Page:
THE DEMON OF THE WELL BY JAMES B. HENDRICKS | BOOK REVIEW
TITLE :The Demon Of The Well
AUTHOR : James B. Hendricks
GENRE : Poetry
FR RATING : ⭐⭐⭐⭐(4 Stars)
DATE OF PUBLISHING : 25 September 2018
DISCLAIMER : Thank you, James B. Hendricks for providing me with an ARC of this book. I am leaving this review voluntarily.
A disastrous drought has befallen an oasis town on the Old Silk Roads. The townsfolks are living in fear and worry for their lives. The townspeople notice an old trader being immensely distressed as each day goes on. They keep asking him and finally, he confides his secret. He fears he is responsible for the evil things happening to their town and wants to fix it. He then goes on to tell his story to the young men of the town. It talks of times back in the day, during the civil war, trading missions through the desert, a treasure of mystic powers, the plan to acquire it, and the pitfalls they face at the destination. This is a story of a man who makes a Faustian deal with the demon and lives to regret it. Will the trader be able to reverse the deal? Can he save their town from the dreadful future that awaits them?
The Demon Of The Well is the shortest fantasy that I have ever read. It also has another specialty. The book is written in verse form and gives us the story of the tradesman who bartered his soul for the powers he sought. The story is an interesting one with the powerful message of greed and the price one has to pay for it. It is told in two parts, one taking us through the tradesman’s story in the past and the second part taking place during the drought. While intentions might have been somewhat pure, the impact of the action still was to cause a negative effect. This shows us the bigger picture of how people who chase after dreams, goals, power can start with pure intentions, but along the way lose themselves. The question is are they willing to rectify the mistakes they made and own up to them?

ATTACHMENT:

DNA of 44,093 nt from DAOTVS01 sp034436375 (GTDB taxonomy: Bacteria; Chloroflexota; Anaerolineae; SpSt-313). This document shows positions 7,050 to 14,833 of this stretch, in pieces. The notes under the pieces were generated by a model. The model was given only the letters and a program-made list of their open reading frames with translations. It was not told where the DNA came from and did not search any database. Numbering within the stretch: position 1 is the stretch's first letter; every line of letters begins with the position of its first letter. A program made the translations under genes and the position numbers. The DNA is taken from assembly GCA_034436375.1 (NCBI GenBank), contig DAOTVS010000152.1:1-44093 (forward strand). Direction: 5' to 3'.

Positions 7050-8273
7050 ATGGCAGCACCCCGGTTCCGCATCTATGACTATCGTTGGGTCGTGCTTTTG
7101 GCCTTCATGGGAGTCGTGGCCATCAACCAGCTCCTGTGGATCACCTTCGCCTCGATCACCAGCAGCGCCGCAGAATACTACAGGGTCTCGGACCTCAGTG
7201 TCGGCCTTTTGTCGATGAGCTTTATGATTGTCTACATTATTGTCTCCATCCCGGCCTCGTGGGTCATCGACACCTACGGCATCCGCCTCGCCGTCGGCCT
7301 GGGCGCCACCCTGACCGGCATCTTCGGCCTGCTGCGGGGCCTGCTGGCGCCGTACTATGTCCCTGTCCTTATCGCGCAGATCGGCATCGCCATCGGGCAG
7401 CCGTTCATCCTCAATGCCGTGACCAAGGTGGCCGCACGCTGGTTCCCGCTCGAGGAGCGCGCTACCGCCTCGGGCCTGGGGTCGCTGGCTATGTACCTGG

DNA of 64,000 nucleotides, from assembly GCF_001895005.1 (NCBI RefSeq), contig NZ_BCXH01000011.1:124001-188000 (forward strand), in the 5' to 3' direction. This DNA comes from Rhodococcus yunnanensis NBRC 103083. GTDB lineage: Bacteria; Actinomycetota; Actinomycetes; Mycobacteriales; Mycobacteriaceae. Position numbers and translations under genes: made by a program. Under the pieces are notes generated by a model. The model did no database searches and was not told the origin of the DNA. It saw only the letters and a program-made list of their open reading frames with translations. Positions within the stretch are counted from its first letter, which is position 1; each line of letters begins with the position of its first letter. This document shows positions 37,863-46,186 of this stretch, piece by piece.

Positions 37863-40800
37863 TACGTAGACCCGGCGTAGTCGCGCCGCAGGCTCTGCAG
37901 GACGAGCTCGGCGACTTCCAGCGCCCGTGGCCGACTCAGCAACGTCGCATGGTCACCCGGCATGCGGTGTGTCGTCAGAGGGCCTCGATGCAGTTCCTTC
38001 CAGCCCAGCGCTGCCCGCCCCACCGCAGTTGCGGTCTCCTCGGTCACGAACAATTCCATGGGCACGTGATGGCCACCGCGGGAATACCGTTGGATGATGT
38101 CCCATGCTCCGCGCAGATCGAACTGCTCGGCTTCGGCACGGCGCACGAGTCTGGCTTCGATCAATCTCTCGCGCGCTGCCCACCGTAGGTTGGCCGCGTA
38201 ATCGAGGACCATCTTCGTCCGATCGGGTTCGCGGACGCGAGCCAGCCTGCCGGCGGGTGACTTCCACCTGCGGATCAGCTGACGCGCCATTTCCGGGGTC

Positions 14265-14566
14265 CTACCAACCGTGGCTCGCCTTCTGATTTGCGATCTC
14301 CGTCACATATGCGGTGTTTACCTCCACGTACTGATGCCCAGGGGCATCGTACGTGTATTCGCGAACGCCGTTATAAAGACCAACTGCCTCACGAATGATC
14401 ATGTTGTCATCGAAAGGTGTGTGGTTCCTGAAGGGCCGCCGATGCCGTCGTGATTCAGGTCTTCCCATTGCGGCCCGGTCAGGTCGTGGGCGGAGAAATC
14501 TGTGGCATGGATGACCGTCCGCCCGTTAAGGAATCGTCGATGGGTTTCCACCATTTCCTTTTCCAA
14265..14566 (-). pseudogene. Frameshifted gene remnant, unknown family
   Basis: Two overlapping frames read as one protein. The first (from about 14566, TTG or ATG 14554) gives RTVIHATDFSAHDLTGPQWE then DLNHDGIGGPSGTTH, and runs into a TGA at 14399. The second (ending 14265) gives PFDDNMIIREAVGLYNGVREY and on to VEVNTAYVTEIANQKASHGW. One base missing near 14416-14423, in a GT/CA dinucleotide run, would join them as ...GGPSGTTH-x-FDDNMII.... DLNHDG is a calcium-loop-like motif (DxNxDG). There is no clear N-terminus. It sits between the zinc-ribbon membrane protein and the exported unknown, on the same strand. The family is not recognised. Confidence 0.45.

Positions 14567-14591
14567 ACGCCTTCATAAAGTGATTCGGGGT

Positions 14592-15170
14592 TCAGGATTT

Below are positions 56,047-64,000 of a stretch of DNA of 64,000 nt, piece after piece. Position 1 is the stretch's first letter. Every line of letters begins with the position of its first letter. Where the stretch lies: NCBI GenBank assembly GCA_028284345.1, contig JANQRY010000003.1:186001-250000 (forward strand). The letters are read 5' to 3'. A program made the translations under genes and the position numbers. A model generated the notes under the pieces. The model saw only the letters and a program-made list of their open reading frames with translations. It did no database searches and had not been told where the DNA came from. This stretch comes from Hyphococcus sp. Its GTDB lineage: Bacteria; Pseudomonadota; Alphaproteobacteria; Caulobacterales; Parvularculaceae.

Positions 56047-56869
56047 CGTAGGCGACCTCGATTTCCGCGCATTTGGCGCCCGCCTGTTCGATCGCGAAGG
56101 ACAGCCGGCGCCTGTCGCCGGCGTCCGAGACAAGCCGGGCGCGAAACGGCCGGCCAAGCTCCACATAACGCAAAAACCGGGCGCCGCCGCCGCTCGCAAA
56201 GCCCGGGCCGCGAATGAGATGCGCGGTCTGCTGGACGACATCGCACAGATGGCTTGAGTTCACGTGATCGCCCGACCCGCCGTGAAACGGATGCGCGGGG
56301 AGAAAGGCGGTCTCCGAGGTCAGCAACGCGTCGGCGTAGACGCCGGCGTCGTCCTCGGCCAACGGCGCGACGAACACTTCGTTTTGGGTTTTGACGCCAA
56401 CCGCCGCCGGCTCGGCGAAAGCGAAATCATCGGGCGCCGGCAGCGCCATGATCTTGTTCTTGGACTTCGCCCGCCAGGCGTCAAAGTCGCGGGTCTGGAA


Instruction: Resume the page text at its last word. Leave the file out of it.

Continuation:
The story feels more like a lore that’s been passed down from generation to generation. It also has the perfect format for it. The writing is simple and easy to follow with the story flowing beautifully between the stanzas of rhyming words. The story was enjoyable and I really loved it. I loved seeing the story progress and am sad it ended very quickly. The author’s writing process described in the book added the extra layer of magic to elevate the story.
I believe this would be a book that’s great for a younger audience who are getting into the fantasy genre. Not that it wasn’t enjoyable for an adult, it was. But if you love fantasy and love the world and the details, you might miss those in the book. My only critique would be that it ended too soon. While the story wrapped up satisfactorily, I wished we got more of the world and more from the characters as well. But strangely this story felt complete despite that.
Overall, if you are looking for a quick read that will pull you into the story from the get-go, then pick this book up. It’s an immersive read with a unique style of storytelling for a fantasy story. It’s a story that is classic in style and feels very similar to a lore and has a Faustian deal with the devil. It is easy to read, simple yet beautiful in the way the words flow, compact storytelling, and an immersive read. I really enjoyed this one and gave the book 4 stars. If you enjoy a classic story with a lore-like feel to it, then definitely pick this one up. I highly recommend checking it out.
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Many centuries ago, an oasis town on the Old Silk Road finds itself in the grip of a terrible drought. The children of the town notice that their friend, an old retired trader at the caravanserai is growing increasingly distressed. At last he confides that he suspects he may be responsible for the drought, and tells of events that occurred long before they were born. In a time of civil war, this trader undertakes a perilous trading mission. On the way, he encounters two army deserters and overhears them talking about a treasure of great mystic powers that they are trying to recover. This is a chalice through which one can see all time and all the world. Hoping to gain this treasure for himself, he offers his services as guide to a desolate region in the desert where the soldiers have presumably cached it. An epic tale told in rhyming verse.
Source : Goodreads
Kudos to Handricks for writing a book in verse. That’s got to be hard!
Yes! Must have been challenging to bring it all together.